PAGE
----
Not Easy For An Airline To Turn Profitable In India, Says IATA Official

"It is not easy to turn a profit in India. A lot of issues to overcome," said Philip Goh.
"It is not easy to turn a profit in India. A lot of issues to overcome," said Philip Goh.

It is not easy for an airline to turn a profit in India and a lot of issues such as fare caps and high taxes on aviation turbine fuel (ATF) have to be resolved, a senior IATA official said on Sunday.

Philip Goh, Regional Vice President for Asia Pacific of International Air Transport Association (IATA), made the remarks during a press conference at the 78th annual general meeting of the global airlines body here.

When asked if Vistara and Air India should be merged by the Tata Group, he replied, "Both (Vistara and Air India) are full- service carriers. Vistara is still quite small and although they have been in business for 5-6 years, they are still loss making. It is not easy to turn a profit in India. A lot of issues to overcome." Goh said he is sure that some sort of discussion must be happening between the Tata Group and Singapore Airlines on the merger of Air India and Vistara.

"It does make sense to look at synergies between two similar full-service carriers,” he told reporters.

While talking about India, Goh said that pricing ought to be left to airlines and should not be governed the way it is being governed.

Goh said that taxation - on fuels and other things - is always an issue for the airlines.

Any measures that are taken by the government that increase costs for airlines is bad for the economics of the aviation sector, he said.

The civil aviation ministry had imposed lower and upper limits on domestic airfares based on flight duration when services were resumed on May 25, 2020, after a two-month lockdown due to the pandemic. For example, airlines currently cannot charge a passenger less than Rs 2,900 (excluding GST) and more than Rs 8,800 (excluding GST) on flights with a duration of less than 40 minutes.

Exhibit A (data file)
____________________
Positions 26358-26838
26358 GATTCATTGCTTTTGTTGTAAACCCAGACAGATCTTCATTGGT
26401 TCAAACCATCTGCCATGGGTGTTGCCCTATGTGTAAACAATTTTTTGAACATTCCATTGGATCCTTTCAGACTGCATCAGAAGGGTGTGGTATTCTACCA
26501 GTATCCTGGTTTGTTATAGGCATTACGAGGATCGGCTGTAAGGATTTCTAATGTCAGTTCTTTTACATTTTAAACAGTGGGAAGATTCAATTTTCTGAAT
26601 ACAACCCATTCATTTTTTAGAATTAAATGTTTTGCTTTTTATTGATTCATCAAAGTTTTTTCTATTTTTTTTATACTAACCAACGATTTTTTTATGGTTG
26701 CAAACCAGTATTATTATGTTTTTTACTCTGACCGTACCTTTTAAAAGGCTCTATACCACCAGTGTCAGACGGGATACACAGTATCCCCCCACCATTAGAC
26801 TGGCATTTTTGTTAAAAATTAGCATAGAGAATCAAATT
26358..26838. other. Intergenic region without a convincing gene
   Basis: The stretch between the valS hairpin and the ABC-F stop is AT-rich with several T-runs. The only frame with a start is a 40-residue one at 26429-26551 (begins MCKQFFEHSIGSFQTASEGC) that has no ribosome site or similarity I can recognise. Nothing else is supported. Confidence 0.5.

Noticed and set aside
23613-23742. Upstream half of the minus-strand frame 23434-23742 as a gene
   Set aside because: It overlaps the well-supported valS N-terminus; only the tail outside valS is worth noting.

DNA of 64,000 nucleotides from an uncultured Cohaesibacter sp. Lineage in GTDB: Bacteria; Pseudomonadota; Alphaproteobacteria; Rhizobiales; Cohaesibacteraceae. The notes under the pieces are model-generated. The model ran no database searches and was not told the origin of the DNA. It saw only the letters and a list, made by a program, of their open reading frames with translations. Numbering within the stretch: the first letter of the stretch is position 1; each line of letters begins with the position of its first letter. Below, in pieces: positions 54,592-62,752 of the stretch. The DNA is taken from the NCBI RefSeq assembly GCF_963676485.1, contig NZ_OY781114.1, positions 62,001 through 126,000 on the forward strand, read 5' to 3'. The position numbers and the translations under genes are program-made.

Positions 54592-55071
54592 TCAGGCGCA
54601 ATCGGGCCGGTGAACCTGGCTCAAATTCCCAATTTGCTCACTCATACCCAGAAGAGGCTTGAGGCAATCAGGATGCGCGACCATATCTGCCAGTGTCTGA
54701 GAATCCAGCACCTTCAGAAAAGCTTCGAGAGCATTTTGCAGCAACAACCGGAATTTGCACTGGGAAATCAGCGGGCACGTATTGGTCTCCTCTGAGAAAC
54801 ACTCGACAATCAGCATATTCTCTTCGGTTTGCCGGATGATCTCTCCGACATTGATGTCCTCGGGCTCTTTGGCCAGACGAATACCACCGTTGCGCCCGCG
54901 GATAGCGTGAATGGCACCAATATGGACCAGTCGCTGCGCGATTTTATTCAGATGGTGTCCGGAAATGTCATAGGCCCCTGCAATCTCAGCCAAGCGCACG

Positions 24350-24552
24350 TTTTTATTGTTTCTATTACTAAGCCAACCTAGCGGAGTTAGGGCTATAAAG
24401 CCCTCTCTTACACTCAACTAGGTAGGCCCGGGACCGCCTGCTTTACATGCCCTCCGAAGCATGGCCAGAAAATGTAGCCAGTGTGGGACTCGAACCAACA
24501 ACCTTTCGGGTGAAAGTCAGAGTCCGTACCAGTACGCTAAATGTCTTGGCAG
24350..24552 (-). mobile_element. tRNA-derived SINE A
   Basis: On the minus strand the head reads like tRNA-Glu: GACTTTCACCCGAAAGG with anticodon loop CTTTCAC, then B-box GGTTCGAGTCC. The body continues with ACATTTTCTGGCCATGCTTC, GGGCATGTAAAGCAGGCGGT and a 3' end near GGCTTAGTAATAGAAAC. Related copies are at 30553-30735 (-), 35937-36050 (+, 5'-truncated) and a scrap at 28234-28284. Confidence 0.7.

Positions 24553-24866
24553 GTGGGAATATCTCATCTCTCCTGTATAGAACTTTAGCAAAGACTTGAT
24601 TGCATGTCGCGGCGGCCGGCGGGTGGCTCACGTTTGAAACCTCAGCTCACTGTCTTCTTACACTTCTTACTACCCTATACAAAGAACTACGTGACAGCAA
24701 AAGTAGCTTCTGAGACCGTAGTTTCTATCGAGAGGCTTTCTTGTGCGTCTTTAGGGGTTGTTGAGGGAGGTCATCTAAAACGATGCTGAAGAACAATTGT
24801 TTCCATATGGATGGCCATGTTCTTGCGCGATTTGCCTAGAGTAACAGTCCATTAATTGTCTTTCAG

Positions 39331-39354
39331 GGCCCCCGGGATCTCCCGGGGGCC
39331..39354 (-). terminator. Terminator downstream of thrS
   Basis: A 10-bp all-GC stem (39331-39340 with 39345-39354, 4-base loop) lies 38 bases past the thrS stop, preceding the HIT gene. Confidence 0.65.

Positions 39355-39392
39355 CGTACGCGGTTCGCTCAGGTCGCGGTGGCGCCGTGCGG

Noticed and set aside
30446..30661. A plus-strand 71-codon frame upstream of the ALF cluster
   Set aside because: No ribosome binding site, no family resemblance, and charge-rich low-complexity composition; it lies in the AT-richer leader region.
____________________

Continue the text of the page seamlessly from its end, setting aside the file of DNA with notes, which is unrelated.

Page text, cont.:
The Tata Group took control of Air India and its subsidiary Air India Express on January 27 after successfully winning the bid for the airlines on October 8 last year.

The Tata Group has 83.67 per cent shares in AirAsia India whereas the remaining stake in the airline is with Malaysian carrier AirAsia Berhad.

Competition Commission of India had on June 16 said it has approved the proposed acquisition of the entire shareholding of AirAsia India Ltd by Air India Ltd.

Vistara is a joint venture company with the Tata Group and Singapore Airlines owning 51 per cent and 49 per cent shares, respectively.

"I think Tata's initiative (to merge AirAsia India with Air India) within their own group is sensible. I think that if you have four vehicles within the same group, you have to find some ways to rationalise the synergies within the group,” Goh said.

If Tatas form a strategy correctly, Air India could become a very powerful player in the Indian international market, he noted.

Air India can certainly be strengthened and if anybody could do it, it is Tatas that could do it, he said.

"It is very positive for India that this has happened and we look forward to seeing how this would play out in the next couple of years,” he noted.